Man fights rip tide in life-threatening Christmas swim
- Credit: Submitted
A Christmas swim turned into a life-or-death battle after a swimmer was swept away by the sea.
James Gittins, 44, who lives in Worcestershire, was missing for almost an hour after being taken by the tide from South Beach in Lowestoft on Christmas Day.
He had travelled with his daughter to Lowestoft to form a support bubble and spend Christmas with his parents who own a guest house on Marine Parade.
Mr Gittins, a hobbyist adventurer into mountains and sea sports, said: "I'm experienced in dangerous and adverse situations and didn't think a little Christmas swim was going to become extreme, especially as I have swam from South Beach since I was a toddler."
But after setting off into the surf as his family watched from the shore, and swimming a hundred metres towards the sand bank in front of South Beach, Mr Gittins realised he was being taken by the rip.
"I was warm in my undersuit and also extremely buoyant and restricted with my strokes," he said.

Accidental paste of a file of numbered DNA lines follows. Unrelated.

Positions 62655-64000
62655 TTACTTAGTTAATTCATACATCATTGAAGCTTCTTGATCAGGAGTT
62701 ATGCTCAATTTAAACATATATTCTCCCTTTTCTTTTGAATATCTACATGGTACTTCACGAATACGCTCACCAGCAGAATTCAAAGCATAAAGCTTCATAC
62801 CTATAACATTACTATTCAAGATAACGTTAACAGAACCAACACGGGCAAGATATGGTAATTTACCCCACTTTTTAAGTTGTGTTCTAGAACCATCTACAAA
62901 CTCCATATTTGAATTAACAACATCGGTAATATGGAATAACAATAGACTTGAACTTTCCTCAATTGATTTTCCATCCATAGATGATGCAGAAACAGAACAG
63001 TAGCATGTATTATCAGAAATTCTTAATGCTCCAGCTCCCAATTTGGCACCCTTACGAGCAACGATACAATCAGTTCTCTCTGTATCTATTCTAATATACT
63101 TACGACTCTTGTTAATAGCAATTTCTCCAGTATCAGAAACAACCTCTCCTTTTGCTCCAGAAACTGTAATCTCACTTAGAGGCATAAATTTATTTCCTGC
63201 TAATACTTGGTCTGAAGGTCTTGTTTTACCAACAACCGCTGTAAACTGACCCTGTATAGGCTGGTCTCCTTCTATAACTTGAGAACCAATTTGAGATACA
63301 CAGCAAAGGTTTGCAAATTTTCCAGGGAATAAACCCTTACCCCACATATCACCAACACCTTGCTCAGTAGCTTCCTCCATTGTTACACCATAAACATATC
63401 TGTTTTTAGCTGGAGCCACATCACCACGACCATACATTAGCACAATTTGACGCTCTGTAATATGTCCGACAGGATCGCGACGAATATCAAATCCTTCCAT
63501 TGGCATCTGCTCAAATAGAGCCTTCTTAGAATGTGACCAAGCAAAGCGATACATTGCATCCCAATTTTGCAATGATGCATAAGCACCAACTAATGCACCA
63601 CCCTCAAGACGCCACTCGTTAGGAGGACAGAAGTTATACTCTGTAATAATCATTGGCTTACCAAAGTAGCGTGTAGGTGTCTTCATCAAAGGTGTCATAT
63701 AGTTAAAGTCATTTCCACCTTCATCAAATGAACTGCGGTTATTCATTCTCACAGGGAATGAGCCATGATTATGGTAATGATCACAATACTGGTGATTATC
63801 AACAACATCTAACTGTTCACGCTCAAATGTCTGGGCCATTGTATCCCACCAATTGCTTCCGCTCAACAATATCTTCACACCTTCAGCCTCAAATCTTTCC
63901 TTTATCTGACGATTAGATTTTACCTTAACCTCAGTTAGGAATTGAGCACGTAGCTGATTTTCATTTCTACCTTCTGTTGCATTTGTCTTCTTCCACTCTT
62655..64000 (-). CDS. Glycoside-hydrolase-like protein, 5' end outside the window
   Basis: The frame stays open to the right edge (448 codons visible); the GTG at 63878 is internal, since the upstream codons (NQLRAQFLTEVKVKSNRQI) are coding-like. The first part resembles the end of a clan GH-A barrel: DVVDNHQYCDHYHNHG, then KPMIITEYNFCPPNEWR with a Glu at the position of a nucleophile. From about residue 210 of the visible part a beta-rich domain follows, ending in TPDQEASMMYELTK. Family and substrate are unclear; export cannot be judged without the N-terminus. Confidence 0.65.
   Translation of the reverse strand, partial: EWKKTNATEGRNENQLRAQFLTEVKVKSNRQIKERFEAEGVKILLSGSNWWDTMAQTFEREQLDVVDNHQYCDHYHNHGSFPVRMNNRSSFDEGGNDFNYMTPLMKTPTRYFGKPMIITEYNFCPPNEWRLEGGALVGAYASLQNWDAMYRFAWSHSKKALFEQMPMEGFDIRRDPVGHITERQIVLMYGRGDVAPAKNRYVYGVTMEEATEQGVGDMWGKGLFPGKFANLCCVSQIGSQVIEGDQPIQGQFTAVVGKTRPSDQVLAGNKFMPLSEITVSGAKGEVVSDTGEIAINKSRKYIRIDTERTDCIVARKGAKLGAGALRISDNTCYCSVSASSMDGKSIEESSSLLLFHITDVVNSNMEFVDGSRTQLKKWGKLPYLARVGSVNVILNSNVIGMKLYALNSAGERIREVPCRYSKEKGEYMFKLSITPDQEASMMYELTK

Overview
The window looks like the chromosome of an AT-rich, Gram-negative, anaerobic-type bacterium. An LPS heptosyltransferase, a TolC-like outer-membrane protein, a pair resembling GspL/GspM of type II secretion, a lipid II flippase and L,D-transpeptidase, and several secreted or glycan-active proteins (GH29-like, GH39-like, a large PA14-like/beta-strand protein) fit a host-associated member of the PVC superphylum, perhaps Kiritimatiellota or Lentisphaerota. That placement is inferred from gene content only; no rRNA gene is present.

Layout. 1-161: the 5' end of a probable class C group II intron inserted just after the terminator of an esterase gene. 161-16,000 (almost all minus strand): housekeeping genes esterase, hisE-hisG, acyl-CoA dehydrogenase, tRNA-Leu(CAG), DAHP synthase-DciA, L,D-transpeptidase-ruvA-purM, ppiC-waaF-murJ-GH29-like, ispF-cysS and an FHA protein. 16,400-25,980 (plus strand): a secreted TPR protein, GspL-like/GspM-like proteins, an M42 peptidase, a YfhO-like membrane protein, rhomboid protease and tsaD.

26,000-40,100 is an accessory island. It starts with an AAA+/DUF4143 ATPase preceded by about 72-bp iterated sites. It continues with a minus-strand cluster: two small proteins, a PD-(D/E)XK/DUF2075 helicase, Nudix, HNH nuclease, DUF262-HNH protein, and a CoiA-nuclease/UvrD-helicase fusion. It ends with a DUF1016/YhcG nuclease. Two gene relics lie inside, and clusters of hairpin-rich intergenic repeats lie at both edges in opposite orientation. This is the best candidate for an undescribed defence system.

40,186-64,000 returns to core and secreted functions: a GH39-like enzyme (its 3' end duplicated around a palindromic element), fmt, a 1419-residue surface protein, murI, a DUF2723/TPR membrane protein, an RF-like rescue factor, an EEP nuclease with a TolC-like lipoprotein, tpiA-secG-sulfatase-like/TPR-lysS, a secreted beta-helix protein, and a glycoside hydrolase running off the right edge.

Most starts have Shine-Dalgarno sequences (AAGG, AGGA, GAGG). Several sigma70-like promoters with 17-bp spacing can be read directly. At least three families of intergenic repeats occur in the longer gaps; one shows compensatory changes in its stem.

Swimming experience meant he knew not to fight the rip and he swam with the current looking for another exit point to swim back to shore.
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The rip took him in front of the harbour mouth, which was rapidly emptying, and started taking him to North Beach.
"Some parts of the North Beach sea floor are full of underwater dangers and lost fishing gear, so I had a window to get to the huge sea defence boulders north of the harbour mouth in front of SLP," he said.
The waves pushed Mr Gittins to the rocks until he was able to climb out over them.
Then he scaled the security wall in front of SLP and finally over the railings onto Hamilton Road.
"Then I knew I was truly safe," he said.
He flagged down a car and called his family to let them know he was alive and well.
"Having thought I'd been taken to Davy Jones's locker on Christmas Day, you can imagine their extreme relief," he said.
Mr Gittins hobbled to Battery Green Road where a coastguard truck stopped and picked him up.
"The lovely Dee from Gorleston Coastguard then drove me to the Coastguard and their excellent manager Claire Hall stationed by the Claremont who cleared me fit and well and took me to my daughter and parents and conducted a final health check."
Mr Gittins also expressed his gratitude to those who came to the call.